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Friday, January 5, 2024


Memoir examines path from illegal adoption to finding herself as a “proud Mohawk woman”

Tuesday, December 19th, 2023 windspeaker
Michelle Rice-Gauvreau with her book Who Am I?


“I was like, ‘Oh, I have a family. Maybe they'll rescue me.’ Right. Every adoptee might have that fantasy. Little did I know the culture shock I was going to get because I was not raised on the reservation.” —author Michelle Rice-Gauvreau
By Shari Narine

Like many adopted children, Michelle Rice-Gauvreau believed that meeting her birthmother and extended family would save her.

Instead, the first time she travelled by bus from Connecticut to Montreal and then by borrowed car to the Kahnawake reserve resulted in culture shock.

“It was tough at 15 (years of age). And I was so headstrong. I was like, ‘Oh, I have a family. Maybe they'll rescue me.’ Right. Every adoptee might have that fantasy. Little did I know the culture shock I was going to get because I was not raised on the reservation. I'm being raised in white society,” said Rice-Gauvreau, 54.

In Who Am I?, a self-published accounting of her life from birth, Rice-Gauvreau traces her time from the hospital room of her delivery and her illegal adoption by Tom Rice, also of the Kahnawake reserve, to growing up in Connecticut where Tom lived.

When Tom dies before Rice-Gauvreau turns three years old, she is raised by Lea, Tom’s widow. Lea suffers from mental illness, which in part presents through hoarding and controlling her adopted daughter. Rice-Gauvreau lives in a filthy, moulding, cluttered house until Lea sends her away, first to live with an aunt and finally into the foster care system.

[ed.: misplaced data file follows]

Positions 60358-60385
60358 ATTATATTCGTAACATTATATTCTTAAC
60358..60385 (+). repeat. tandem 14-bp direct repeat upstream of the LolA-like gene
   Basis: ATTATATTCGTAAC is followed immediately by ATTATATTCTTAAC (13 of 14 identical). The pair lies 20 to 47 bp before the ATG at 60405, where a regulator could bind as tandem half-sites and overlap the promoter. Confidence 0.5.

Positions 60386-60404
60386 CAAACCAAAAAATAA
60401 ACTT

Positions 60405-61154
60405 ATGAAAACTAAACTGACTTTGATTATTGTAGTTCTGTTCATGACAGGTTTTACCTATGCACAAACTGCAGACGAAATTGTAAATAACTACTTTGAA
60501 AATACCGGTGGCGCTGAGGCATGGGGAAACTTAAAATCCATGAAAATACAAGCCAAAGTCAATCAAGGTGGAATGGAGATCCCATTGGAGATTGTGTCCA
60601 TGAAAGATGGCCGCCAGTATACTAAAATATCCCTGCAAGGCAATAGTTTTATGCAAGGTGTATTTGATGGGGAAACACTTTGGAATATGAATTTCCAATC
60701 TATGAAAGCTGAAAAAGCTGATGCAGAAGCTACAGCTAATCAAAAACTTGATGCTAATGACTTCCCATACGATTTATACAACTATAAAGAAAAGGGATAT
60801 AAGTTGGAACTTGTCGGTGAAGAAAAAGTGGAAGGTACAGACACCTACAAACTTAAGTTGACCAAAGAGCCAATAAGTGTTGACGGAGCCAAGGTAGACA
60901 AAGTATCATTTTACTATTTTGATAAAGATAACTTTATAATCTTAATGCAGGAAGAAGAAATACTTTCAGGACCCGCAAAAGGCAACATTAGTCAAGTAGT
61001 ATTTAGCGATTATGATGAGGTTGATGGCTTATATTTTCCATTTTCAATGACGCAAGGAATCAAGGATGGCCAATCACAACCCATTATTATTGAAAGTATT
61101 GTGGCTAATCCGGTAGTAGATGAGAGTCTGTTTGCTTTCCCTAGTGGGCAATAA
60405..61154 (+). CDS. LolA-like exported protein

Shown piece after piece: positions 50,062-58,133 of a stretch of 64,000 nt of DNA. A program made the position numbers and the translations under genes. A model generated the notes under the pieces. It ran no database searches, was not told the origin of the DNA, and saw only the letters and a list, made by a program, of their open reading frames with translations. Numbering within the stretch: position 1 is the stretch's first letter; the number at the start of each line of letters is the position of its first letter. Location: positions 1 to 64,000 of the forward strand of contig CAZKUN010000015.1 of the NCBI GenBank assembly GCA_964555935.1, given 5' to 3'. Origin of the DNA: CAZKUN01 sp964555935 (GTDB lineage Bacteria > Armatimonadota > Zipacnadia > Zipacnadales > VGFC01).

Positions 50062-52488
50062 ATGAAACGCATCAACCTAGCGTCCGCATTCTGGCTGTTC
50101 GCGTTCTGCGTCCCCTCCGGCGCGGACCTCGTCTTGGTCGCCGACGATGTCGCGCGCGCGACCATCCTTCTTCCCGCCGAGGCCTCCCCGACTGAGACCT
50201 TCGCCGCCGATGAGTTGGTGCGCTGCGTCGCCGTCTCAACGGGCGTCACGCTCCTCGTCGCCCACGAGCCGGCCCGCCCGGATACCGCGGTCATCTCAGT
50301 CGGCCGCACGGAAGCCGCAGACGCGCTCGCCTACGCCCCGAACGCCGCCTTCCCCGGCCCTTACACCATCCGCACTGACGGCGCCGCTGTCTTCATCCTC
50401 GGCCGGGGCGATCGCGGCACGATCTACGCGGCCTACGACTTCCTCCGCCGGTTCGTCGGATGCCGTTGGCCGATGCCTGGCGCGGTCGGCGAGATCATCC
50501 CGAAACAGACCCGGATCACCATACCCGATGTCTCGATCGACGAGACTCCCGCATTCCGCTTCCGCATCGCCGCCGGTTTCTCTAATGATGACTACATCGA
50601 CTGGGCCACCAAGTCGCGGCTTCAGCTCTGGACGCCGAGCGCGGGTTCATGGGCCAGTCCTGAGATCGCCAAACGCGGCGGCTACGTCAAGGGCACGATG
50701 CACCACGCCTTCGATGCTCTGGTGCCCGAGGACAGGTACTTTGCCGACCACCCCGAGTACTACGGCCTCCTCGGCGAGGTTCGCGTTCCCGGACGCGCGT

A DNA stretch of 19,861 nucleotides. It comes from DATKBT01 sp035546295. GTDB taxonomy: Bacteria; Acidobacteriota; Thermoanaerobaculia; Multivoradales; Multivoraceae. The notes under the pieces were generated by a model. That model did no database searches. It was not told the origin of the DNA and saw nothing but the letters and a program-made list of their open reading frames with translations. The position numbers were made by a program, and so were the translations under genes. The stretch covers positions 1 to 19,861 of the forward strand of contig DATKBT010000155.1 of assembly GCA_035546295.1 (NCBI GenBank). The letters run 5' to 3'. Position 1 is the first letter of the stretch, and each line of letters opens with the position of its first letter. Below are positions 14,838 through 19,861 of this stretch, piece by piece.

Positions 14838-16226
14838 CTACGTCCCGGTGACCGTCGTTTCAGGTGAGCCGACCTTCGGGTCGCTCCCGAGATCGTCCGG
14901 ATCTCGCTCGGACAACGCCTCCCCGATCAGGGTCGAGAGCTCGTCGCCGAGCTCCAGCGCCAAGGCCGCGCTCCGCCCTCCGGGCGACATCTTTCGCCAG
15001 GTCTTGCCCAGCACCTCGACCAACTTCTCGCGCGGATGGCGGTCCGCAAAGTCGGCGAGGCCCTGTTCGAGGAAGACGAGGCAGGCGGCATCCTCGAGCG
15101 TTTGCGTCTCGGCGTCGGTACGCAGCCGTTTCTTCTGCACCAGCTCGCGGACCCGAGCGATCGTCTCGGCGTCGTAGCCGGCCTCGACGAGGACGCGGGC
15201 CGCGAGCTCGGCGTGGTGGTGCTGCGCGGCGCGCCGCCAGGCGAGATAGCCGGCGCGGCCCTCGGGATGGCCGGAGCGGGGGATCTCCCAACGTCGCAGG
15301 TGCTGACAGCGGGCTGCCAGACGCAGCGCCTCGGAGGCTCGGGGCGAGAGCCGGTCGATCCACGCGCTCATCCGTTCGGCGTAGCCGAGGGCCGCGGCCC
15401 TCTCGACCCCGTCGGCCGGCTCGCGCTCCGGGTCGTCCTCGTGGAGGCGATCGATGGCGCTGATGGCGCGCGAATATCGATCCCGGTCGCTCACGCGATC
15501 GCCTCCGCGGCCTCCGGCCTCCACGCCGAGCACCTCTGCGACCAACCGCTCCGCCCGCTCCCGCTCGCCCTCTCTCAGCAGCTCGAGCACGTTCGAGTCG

Rice-Gauvreau dedicates her memoir to Tom.

“I don’t think I would have wanted for anything (had he lived). I was told I was a Daddy’s girl,” she said. “I think everything, all of my needs, would have been met. I don't think he would have let my adoptive mother hurt me the way she did.”

Then again, she admits, that could be another adopted child’s fantasy.

“I'm sure I romanticize it a lot, but I also go by the stories that I was told, too, about him,” said Rice-Gauvreau.

Her memoir is a hard-hitting journey through pain, numbness, anger, and depression to forgiveness and understanding.

Like many Indigenous children in the 1960s, Rice-Gauvreau was given up because of poverty. It’s not an aspect she examines in any depth in her memoir because, she says, “it was a common-sense type of thing” to understand.

And because of that, Rice-Gauvreau says, she never had to forgive birth mother Sharon Armstrong, who she understood had no choice.

Sharon was living with her mother Mary, who was already raising Sharon’s first child, and she could not afford to raise and feed a second child. Rice-Gauvreau’s birth father had taken off.  While in hospital, Sharon’s roommate became aware of the situation and contacted Tom.

Rice-Gauvreau would not learn that she was adopted until Lea’s sister told her at the age of 15. Her birth and baptismal certificates had been forged which presented another issue when Rice-Gauvreau needed to get a U.S. passport in order to travel into Canada.

Rice-Gauvreau did a few successive trips to Kahnawake in her late teens, including spending time with Mary before her grandmother passed away. However, it wasn’t until she met up with foster parents Elaine and Geoff that she started to more fully embrace her First Nation heritage.